Samuel Menashe, whose short, jewel-like poems won him a following in Britain and belated recognition at home, died August 22 at the age of 85 in a Manhattan nursing home, where he moved last year. The cause was listed as heart disease.
For more than 50 years, Menashe lived in a small three-room railroad flat on the fifth floor of a Thompson Street walk-up with a bathtub in the kitchen.
“When we’d run into him in the street he’d often recite a poem — they were all short,” recalled Julie Salamon, a neighbor, who with her husband, Bill Abrams, had been friends of Samuel Menashe for 35 years.
Salamon recalled Menashe’s elegant diction and resonant voice, which he displayed occasionally at readings in local libraries, the most recent in March 2010 at the Mulberry Street Library.
“He read a passage from one of his stories about living in Spain after military service in World War II,” Salamon said. “He was a fascinating man, and we were very lucky to know him.”
His first poem was published in the Yale Review in 1956, the year he moved into his Thompson Street apartment.
His poems also appeared in magazines, including The New Yorker and Partisan Review, a literary journal that published from 1934 to 2003. But he was relatively unknown until British poets promoted his work in the Penguin Modern Poets series and his book “The Many Named Beloved” was published in Britain in 1961.
Recognition in the U.S. came in 2004 when the Poetry Foundation gave him its first Neglected Masters Award, with $50,000, and printed a collection of his work.
Samuel Menashe Weisberg was born in Brooklyn and raised in Queens, where his father ran a laundry and dry-cleaning business. He graduated from Townsend Harris High School at 16, and enrolled in Queens College to study biochemistry. But he enlisted in the Army at age 18 in 1943. As an infantryman, he fought and slogged through France, Belgium and Germany.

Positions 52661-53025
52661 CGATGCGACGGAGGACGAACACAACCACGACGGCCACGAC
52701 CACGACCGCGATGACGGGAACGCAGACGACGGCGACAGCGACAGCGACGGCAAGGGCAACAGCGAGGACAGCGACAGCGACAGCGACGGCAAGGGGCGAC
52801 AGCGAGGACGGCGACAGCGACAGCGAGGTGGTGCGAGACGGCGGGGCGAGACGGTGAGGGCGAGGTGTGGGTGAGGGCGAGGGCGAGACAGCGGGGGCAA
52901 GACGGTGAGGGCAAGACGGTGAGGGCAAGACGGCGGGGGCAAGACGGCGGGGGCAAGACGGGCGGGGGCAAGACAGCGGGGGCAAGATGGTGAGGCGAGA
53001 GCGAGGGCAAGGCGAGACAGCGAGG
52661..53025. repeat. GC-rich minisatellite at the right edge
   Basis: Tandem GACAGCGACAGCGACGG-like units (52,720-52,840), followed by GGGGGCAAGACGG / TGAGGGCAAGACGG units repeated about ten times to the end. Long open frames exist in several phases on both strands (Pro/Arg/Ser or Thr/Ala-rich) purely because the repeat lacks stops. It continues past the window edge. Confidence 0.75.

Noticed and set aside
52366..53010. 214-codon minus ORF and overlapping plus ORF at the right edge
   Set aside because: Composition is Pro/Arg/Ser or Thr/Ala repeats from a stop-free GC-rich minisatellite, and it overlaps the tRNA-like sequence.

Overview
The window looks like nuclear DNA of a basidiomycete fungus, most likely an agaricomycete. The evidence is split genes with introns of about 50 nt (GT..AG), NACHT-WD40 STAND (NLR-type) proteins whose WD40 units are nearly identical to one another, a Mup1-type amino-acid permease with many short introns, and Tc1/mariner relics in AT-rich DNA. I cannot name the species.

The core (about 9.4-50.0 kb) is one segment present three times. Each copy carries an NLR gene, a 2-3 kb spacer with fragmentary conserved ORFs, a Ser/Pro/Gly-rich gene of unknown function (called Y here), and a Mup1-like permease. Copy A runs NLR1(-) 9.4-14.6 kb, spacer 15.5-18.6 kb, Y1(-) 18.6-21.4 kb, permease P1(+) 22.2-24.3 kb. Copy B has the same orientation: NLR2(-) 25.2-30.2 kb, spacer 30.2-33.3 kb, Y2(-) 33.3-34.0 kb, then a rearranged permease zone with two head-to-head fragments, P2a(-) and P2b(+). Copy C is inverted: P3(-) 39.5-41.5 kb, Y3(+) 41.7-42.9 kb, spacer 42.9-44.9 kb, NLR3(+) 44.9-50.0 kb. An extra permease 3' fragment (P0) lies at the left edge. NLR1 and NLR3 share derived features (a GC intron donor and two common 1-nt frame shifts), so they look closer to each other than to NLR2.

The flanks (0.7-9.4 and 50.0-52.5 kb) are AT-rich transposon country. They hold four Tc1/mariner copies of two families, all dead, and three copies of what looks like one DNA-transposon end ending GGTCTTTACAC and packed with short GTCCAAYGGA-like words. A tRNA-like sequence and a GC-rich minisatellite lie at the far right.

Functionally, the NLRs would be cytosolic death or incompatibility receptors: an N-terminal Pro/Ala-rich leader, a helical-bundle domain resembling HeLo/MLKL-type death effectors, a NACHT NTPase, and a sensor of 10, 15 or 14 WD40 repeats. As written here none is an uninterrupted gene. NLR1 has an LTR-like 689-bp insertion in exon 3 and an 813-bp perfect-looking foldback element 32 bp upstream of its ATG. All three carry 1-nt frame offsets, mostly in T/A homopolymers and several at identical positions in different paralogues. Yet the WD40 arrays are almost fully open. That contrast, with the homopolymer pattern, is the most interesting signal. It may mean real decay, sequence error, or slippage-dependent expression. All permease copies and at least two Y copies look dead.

In a 2003 article that Salamon wrote for The New York Times about Menashe, he recalled a day during the Battle of the Bulge when his company started the morning with 190 men and was left with only 29 by evening. The rest were dead, wounded or taken prisoner.
Menashe was 20 when the war ended. He returned to Queens College, but left without a degree and went to Europe, where he earned a degree from the Sorbonne in 1950. He started writing stories based on his Army experiences and his childhood. But, he recalled, “One night I woke up in the middle of the night and a poem started,” as he told a National Public Radio interviewer in 2006.
Salamon’s New York Times article notes that Menashe took the C train to Central Park almost every day where he often “walked a poem to completion even before I write it down.”
He taught occasionally at Bard and C.W. Post colleges, but earned his living in various pickup jobs as a waiter, tour bus guide, French tutor and lecturer on cruise ships, according to Salamon’s article.
Her article included a poem, “At a standstill,” that Menashe wrote about the bathtub in his kitchen:
“That statue, that cast/Of my solitude/Has found its niche/In this kitchen/ Where I do not eat/ Where the bathtub stands/Upon cat feet — /I did not advance/I cannot retreat”